St. Patrick’s Day

 

IMG_1709
Typical bar advertisement (note the green beer)

Wondering what St. Patrick’s Day is all about? All over the United States, St. Patrick’s Day (March 17th) is celebrated with parties at grammar schools, fundraisers, decorations at places of business and people enthusiastically wearing green clothing. The tradition is that if you aren’t wearing green on St. Patrick’s Day, you can be punished with a pinch, but don’t worry. This requirement can be fulfilled with as little as a green scarf or tie.

Chicago’s St. Patrick’s Day traditions

But St. Patrick’s Day is a particularly big deal in some cities, such as here in Chicago. Chicago has a strong population of descendants of Irish immigrants, so it “goes all out” (that means it does everything possible) for St. Patrick’s Day. You’ll see people with green costumes, green hats and green faces. Some people get their nails done a special St. Patrick’s shade or wear green wigs.

The annual St. Patrick’s Day Parade draws thousands of people and always occurs on a Saturday. (If March 17th doesn’t fall on a Saturday, the parade is held the Saturday before the 17th.) This year the Chicago St. Patrick’s Day Parade starts at noon on Saturday, March 12th. It will start downtown, south of Grant Park at Balbo and Columbus, and march north along Columbus Drive. You can find more information about the parade and the dyeing of the river here. NOTE: The parade happens no matter the weather. Chicagoans aren’t slowed down by rain, snow or fierce winds (although sometimes we should be).

Dyeing of the river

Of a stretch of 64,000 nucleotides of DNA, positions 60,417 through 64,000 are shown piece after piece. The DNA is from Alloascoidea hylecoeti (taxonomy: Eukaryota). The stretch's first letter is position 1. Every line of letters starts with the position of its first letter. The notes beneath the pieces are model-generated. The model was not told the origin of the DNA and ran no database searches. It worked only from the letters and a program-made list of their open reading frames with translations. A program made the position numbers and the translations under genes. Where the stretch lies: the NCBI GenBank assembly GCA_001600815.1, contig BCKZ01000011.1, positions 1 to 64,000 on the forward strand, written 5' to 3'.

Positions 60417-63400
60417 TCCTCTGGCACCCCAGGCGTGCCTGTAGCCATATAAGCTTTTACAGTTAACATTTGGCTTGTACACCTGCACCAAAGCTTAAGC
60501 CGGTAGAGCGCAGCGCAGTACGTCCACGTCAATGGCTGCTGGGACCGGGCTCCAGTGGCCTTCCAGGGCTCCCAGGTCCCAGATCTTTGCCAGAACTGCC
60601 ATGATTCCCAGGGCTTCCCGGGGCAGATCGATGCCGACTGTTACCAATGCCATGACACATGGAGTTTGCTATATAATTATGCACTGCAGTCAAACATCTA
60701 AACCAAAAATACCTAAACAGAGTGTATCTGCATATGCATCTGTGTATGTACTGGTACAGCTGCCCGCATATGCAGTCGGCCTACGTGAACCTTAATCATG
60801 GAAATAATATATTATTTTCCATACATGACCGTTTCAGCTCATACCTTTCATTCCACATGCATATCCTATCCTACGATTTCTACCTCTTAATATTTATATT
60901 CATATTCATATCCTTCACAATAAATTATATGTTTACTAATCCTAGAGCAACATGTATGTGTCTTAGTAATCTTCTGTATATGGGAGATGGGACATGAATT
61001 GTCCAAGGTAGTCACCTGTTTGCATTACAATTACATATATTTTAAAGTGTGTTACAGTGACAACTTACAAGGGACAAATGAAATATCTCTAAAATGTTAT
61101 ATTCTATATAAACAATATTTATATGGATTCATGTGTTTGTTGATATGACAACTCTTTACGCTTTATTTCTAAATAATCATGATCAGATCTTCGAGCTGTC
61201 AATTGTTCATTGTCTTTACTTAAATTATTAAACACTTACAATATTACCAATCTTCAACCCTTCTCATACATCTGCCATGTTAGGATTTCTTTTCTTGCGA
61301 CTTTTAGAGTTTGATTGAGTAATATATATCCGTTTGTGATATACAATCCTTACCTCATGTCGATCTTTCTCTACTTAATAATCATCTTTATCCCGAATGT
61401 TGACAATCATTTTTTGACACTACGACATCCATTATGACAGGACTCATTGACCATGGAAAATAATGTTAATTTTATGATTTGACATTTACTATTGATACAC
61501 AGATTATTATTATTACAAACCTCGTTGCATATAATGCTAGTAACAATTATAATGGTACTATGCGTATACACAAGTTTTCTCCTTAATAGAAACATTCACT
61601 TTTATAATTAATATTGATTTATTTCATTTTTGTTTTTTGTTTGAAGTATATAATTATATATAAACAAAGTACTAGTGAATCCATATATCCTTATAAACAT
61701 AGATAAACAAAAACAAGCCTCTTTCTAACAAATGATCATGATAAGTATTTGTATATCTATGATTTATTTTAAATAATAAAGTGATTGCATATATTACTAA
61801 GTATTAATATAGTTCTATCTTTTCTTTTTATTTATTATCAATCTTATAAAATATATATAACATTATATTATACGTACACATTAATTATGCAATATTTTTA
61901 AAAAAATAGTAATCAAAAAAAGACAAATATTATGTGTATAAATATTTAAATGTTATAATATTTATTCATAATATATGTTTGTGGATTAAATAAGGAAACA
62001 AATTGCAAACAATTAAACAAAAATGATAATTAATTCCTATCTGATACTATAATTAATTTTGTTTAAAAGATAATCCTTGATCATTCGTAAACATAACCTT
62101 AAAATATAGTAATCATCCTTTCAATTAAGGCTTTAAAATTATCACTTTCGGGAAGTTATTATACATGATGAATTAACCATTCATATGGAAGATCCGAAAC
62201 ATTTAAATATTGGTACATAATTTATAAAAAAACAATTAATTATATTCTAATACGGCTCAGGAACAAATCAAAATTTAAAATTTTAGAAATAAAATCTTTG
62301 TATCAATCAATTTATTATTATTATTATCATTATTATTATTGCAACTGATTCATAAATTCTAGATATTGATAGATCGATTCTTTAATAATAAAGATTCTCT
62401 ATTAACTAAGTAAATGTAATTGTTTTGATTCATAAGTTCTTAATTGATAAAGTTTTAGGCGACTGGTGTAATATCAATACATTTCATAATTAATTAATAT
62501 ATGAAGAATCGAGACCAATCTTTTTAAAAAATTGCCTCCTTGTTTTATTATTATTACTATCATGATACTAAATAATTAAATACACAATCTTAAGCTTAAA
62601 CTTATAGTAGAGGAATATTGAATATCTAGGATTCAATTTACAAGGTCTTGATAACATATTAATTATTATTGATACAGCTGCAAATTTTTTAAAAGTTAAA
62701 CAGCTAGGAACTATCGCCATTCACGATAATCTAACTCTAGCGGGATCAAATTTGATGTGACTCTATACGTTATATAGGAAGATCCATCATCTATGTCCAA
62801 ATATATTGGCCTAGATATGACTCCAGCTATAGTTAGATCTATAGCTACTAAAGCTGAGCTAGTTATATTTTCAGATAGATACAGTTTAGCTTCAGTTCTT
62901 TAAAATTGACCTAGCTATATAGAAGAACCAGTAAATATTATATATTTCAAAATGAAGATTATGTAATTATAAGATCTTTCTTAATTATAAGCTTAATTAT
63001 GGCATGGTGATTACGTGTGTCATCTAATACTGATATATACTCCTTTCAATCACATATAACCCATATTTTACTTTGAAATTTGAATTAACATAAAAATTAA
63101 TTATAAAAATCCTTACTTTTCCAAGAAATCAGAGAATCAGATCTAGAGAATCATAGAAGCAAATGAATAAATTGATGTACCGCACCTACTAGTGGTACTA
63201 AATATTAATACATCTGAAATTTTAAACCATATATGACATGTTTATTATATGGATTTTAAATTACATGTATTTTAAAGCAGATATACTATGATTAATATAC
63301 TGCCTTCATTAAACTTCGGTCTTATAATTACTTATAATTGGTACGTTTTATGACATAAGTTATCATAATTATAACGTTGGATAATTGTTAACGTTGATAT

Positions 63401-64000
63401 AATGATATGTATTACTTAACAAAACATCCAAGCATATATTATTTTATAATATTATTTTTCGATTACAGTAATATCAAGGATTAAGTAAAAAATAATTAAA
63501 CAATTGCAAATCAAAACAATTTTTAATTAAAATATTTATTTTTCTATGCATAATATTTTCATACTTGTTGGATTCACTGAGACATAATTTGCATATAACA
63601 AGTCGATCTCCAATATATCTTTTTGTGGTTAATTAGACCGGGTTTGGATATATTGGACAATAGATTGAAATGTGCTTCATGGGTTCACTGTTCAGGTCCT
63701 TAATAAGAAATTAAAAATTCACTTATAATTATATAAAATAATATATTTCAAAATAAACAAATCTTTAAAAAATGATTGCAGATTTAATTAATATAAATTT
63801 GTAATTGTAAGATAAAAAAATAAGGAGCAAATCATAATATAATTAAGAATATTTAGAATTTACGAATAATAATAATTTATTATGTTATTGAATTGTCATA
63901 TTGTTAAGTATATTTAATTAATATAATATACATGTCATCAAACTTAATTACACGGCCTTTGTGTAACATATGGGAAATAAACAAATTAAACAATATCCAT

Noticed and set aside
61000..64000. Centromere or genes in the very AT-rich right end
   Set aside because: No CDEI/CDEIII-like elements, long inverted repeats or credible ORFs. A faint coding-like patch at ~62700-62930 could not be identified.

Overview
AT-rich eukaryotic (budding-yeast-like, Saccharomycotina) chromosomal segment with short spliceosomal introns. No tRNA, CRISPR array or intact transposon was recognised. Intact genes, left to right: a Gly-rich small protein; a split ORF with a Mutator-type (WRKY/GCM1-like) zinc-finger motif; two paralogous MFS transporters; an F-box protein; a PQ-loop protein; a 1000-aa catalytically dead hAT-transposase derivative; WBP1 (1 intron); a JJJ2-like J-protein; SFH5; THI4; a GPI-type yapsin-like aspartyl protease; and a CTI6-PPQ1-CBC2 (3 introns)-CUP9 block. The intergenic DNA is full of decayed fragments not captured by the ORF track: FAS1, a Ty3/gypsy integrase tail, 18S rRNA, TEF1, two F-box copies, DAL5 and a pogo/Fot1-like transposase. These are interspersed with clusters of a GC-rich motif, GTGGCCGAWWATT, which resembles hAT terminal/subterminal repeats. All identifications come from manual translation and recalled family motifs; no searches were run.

We do what to the river? Yes, on the same day as the St. Patrick’s Day parade, Chicagoans gather to watch the Chicago Journeymen Plumbers dye the Chicago River green. If you want to witness that, be there at 9:00 a.m. Apparently the best view is from the east side of the bridge at Columbus Drive or upper and lower Wacker Drive between Columbus and Lake Shore Drive. This tradition turns the water a brilliant shade of Irish green, and later that day you can see that same shade in the beer that many bars serve as a St. Patrick’s Day treat. Actually, you don’t have to wait until later to have that beer because many bars open by 9:00 a.m. that day. One way Chicago celebrates St. Patrick’s Day is by drinking, and some people drink from morning, through the afternoon and into the night. They have a beer before the parade, after it and then just keep going! On this day people like to say everyone is Irish, which includes us all in the traditions of parade-watching, dyeing and getting hammered (intoxicated). There are Chicagoans who say St. Patrick’s Day is their favorite holiday of the whole year, even better than Christmas (but St. Patrick’s Day isn’t a federal day off and businesses keep their usual hours on March 17th).

Be careful

So if you’re new to the U.S. and especially if you live in Chicago, think about joining in the celebration. The parade and dye-ing of the river are open to all for free and they’re as Chicago as anything else you can name. If you go out, have a great time! I’ll be home avoiding the less-than-pleasant side effects of all that drinking.